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Match-fixing back under the spotlight

Heath Streak’s involvement in cricket’s latest match-fixing scandal has brought the issue back under the spotlight.

Match-fixing back under the spotlight - Cricket Stadium

South African cricket was forever altered by the Hansie Cronje scandal and the lifetime ban handed to the former national team captain.

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Cronje was made an example of and handed a life ban from the game, but the precedent hasn’t stuck.

The four international players handed lifetime bans from cricket for involvement in match-fixing before the landmark Cronje scandal would all see their bans lifted at a later date, and since then, very few players or coaches have received similar sanctions.

The only high profile cricketers to be handed full life bans have been Pakistan’s Danish Kaneria and New Zealand’s Lou Vincent, and both have recently sought to have their bans overturned.

These sanctions stretch beyond playing the game and extend to any form of organised involvement in the game and, in the case of Cronje, being barred from even entering a cricket ground.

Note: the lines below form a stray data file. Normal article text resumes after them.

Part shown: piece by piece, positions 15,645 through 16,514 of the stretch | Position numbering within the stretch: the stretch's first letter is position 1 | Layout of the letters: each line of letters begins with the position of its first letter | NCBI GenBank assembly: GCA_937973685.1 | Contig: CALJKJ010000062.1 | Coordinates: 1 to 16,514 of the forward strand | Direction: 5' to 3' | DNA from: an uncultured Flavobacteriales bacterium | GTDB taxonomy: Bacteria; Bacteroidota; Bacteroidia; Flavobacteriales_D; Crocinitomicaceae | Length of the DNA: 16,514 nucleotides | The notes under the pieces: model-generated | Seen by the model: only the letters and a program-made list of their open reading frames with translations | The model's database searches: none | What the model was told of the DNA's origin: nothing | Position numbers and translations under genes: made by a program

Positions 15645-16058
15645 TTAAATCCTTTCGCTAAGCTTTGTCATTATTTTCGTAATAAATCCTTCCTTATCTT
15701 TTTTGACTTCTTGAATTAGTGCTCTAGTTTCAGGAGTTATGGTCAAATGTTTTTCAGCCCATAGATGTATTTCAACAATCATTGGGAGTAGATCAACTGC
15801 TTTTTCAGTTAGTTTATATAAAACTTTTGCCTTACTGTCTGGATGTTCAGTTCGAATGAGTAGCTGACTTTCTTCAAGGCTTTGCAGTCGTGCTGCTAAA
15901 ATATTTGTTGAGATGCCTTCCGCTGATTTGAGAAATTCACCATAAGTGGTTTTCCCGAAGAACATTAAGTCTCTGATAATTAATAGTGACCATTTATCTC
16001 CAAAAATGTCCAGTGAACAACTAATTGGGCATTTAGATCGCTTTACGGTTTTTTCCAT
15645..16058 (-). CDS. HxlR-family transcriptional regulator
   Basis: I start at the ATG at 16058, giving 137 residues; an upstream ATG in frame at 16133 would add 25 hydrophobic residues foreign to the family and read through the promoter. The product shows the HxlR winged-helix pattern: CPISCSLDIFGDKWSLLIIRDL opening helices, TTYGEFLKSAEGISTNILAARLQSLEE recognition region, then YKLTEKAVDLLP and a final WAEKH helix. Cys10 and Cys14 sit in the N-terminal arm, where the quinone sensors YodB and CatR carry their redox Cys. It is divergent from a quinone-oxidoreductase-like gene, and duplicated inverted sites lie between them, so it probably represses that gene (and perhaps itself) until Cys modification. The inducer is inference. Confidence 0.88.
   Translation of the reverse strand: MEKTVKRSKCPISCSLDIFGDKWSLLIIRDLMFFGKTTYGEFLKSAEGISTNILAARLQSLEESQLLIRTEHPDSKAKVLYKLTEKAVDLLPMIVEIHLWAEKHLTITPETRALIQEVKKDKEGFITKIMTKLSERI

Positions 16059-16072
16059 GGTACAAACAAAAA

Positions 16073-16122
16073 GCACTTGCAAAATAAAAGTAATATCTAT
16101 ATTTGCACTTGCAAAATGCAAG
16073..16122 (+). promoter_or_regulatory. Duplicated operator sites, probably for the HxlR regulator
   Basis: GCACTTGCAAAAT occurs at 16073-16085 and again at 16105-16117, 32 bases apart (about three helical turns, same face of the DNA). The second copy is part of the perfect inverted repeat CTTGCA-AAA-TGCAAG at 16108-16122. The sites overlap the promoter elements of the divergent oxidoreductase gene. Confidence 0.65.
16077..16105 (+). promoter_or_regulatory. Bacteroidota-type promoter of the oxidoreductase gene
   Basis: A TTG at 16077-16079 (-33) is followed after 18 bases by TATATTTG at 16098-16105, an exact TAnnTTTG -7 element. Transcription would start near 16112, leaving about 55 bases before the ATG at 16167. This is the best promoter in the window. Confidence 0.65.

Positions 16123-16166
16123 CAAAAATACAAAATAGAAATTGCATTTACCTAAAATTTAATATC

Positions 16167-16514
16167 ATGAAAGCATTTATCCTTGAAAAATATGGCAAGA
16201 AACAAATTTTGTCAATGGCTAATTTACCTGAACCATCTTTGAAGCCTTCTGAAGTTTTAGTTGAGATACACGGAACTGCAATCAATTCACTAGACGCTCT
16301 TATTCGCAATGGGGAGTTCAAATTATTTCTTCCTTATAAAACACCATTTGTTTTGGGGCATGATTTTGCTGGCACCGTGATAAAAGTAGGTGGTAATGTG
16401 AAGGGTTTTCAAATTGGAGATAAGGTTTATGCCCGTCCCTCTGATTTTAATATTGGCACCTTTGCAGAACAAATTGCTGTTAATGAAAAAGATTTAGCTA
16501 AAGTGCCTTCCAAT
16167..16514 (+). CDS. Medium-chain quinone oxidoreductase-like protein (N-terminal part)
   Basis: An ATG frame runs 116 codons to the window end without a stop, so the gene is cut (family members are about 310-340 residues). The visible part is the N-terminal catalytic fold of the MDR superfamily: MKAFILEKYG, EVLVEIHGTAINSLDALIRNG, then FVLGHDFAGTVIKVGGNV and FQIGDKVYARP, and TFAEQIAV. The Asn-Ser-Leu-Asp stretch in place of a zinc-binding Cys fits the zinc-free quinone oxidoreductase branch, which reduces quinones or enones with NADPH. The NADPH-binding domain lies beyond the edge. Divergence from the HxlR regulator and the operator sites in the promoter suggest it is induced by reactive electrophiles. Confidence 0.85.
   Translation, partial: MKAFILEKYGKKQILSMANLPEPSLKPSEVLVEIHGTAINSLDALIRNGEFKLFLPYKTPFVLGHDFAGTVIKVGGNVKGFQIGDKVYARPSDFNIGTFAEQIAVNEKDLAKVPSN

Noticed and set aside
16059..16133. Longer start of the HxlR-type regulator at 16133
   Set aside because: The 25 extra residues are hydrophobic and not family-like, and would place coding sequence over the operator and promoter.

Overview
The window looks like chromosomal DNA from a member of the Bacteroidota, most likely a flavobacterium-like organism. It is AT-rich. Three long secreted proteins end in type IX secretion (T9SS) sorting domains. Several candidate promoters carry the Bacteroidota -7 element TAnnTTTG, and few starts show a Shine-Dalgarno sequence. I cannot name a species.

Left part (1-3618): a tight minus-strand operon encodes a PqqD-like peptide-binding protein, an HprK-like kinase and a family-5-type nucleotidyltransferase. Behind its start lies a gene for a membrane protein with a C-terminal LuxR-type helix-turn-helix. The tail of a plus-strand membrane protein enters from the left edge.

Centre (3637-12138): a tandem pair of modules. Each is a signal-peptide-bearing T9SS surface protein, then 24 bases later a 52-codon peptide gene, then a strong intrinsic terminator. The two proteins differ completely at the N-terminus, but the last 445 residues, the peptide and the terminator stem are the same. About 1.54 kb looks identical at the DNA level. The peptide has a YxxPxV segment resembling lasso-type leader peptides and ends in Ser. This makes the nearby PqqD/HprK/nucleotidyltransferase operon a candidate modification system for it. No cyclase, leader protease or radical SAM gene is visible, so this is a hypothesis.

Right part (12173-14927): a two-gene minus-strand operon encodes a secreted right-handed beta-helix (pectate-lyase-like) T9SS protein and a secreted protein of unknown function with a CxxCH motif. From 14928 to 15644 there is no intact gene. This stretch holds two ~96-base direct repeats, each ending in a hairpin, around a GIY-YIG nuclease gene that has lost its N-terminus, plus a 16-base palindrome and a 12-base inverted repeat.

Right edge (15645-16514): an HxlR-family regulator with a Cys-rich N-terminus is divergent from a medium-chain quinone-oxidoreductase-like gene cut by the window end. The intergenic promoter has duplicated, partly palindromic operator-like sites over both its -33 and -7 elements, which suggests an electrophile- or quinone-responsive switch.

The life bans just haven’t stuck with the International Cricket Council seemingly unable to legally enforce them.

Former India batsman Mohammad Azharuddin, the man who allegedly introduced Cronje to match-fixers, had his life ban overturned in 2012.

Fast bowler Sreesanth engaged in a long legal battle and succeeded in having his life ban for spot-fixing during the 2013 Indian Premier League reduced to seven years.

Within cricket, there seems to be some resistance to allowing players convicted of fixing to resume their playing careers, but many have returned and even earned internationals recalls. The most famous example of this being Mohammad Amir.

It is clear that corrupt approaches continue in cricket, as evidenced by the fresh case involving former Zimbabwe coach Heath Streak who pleaded guilty to charges of introducing players to fixers and received an eight ear ban.

What is not so clear is how much the match-fixing has actually stained the game of cricket. We have no way of reckoning the impact while we are unaware of the full scale.

The issue of match-fixing is not a black and white one; although there are certainly some who see it that way, the ICC has recognised different levels of involvement and established clearer guidelines. Shakib-al-Hasan of Bangladesh, for instance, was banned for one year for failing to report a corrupt approach, and it has done little to stain his image. A player or coach guilty of a more serious offence would likely get a longer sanction.

That life bans are now considered the nuclear option might be a clue to how pervasive the influence of shady characters on cricket has been.

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